For American GIs, returning home after WWII and reintegrating into society has not always been easy. In an era when veterans were expected to quickly forget about the war and the world they saw and settle into stable homes, families and jobs, motorcycles offered a sense of freedom. personal and broader horizons. Biker clubs provided the camaraderie and adrenaline rush that young men were used to on the war front.
The first groups of motorcycles
Such clubs were not born in the middle of the century. In the early 1900s, “motorcyclists” banded together in riding clubs for fun and support, traveling astride vehicles that resembled today’s beach cruising bikes, but with a noisy little motor between the wheels.
Before traffic lights began to be widely used in the 1930s, these loud and fast new vehicles added to the chaos of the American street scene. Some cities have therefore decided to restrict their use. In response, worshipers began to organize – to fight the restrictions, but also to expand membership and driving events, self-regulate road races, and encourage street repairs.
In 1903, just under 100 enthusiasts gathered in Brooklyn to form the Federation of American Motorcyclists. Two decades later, in 1924, the American Motorcycle Association emerged. That summer, the group held a 1,400-mile endurance test that started and ended in Cleveland, demonstrating the vehicles’ long-range capability. Eager to gain wide acceptance, WADA was careful to promote a positive image of motorcycling, an image that portrayed bikers as safe, responsible and caring citizens who “present a good appearance to the public”.
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War effort advances two-wheeled engineering
World War II gave the motorcycle industry a big boost when the US military called in manufacturers Harley-Davidson and Indian to produce more than 100,000 motorcycles for the war effort. Engineering advanced rapidly as motorcycles were inflated for use on the battlefield. “Like tanks, airplanes and automobiles, motorcycles have undergone a number of improvements,” Rachel Kline wrote on the Vintage Veteran website.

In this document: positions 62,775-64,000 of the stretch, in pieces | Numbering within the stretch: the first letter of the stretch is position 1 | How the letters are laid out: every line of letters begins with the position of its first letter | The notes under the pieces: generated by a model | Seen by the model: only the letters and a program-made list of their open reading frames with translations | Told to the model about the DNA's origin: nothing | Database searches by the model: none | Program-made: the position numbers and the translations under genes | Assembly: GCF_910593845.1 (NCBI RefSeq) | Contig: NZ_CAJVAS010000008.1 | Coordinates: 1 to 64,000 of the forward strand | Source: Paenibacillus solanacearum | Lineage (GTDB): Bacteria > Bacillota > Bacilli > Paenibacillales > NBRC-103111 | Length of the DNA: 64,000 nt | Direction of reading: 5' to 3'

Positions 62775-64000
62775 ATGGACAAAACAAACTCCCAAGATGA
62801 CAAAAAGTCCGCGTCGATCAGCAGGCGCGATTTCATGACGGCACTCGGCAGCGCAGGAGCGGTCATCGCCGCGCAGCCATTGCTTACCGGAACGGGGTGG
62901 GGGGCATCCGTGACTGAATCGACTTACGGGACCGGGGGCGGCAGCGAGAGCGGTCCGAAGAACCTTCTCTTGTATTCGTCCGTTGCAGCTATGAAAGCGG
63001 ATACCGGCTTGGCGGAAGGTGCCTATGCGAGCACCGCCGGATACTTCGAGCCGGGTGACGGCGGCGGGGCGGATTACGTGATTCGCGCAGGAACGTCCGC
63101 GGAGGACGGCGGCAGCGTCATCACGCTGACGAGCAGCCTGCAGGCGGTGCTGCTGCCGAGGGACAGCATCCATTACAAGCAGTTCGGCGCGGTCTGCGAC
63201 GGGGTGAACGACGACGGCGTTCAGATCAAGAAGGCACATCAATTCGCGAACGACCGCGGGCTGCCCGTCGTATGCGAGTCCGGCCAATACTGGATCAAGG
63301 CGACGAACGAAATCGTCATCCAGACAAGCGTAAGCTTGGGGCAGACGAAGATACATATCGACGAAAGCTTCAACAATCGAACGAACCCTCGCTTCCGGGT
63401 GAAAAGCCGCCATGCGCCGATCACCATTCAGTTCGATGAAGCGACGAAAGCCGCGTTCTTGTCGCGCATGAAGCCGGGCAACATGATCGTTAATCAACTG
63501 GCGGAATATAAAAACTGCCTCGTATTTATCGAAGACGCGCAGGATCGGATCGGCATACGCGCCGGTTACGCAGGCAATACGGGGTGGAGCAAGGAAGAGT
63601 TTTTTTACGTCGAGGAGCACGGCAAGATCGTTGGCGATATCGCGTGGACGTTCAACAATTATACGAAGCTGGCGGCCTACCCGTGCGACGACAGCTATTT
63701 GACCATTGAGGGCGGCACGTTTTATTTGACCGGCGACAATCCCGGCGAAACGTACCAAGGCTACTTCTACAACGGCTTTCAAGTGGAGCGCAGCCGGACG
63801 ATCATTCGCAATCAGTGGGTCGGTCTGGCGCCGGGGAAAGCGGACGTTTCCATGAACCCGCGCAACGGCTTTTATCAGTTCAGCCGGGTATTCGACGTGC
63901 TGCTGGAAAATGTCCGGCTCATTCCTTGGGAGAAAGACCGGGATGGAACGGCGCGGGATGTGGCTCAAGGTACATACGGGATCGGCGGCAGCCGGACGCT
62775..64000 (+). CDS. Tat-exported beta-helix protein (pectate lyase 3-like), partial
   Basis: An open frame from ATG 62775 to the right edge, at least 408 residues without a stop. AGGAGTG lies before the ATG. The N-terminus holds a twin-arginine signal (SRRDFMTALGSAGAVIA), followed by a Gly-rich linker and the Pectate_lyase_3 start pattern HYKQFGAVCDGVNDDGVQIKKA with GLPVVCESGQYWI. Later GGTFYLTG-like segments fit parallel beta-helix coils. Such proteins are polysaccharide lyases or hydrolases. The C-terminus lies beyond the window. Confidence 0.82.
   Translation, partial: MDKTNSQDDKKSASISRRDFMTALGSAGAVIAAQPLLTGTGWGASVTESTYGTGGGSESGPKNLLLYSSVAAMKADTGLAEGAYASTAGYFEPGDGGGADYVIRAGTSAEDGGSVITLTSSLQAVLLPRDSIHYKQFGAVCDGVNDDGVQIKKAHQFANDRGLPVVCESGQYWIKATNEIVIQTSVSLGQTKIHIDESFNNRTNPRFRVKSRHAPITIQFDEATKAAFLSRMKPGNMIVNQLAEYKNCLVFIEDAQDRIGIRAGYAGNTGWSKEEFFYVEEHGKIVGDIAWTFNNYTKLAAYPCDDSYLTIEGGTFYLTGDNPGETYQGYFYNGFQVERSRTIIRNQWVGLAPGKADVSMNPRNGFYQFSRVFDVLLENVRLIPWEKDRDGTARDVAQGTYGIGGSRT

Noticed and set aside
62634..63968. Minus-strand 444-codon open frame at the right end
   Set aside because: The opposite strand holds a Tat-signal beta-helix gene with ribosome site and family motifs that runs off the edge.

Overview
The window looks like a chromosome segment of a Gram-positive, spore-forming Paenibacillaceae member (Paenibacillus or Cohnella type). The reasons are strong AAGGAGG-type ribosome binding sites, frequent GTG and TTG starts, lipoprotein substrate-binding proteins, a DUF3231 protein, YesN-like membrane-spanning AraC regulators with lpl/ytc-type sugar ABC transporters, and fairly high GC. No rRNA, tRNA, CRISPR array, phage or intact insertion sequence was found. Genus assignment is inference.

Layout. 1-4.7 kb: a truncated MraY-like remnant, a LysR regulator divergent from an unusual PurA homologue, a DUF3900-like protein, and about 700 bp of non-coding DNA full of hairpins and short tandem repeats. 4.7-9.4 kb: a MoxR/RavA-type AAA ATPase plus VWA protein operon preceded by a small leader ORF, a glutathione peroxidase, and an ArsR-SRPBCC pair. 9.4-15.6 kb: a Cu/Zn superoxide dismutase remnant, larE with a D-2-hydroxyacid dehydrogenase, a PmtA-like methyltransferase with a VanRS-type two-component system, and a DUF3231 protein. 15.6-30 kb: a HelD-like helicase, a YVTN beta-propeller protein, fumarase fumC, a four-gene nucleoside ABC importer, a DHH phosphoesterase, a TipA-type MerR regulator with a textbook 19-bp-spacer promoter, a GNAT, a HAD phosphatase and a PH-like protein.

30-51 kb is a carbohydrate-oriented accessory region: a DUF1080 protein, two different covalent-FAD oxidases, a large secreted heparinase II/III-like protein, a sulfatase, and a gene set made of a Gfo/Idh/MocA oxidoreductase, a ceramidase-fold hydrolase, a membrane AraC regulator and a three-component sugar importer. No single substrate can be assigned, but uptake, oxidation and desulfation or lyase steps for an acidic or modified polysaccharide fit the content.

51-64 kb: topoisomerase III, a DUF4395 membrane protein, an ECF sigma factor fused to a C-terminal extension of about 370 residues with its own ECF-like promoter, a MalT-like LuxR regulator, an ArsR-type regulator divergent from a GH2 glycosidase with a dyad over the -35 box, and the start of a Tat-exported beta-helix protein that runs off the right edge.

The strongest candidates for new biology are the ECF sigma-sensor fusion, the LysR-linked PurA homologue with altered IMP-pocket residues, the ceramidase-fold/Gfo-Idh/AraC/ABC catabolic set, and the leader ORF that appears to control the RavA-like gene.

In 1936, Harley-Davidson produced the “knucklehead” engine, bringing much more power and reliability. Harley’s WLA model, complete with leather saddlebags and a rifle scabbard, proved essential to America’s mechanized ordeal and became known as the “Liberator.” In a few years, returning leather-jacketed veterans would be scolding America on machines that many had built during the war.
READ MORE: 9 People You May Not Know Were WWII Veterans
Turning around the home front
The largely toned-down community of mainstream motorcycle enthusiasts were in shock when returning veterans took their surplus Army Harleys to the streets of postwar America. The average age of veterans returning from World War II was 27. The war had aged them, but most were still young enough to challenge social norms. “Many returning veterans have reported feelings of turmoil and general unease, ”Richard Kolb wrote in Veterans of foreign wars Magazine.
Much cheaper than cars, motorcycles offered veterans a freewheeling mode of group transportation at a time when reintegration into society posed certain challenges.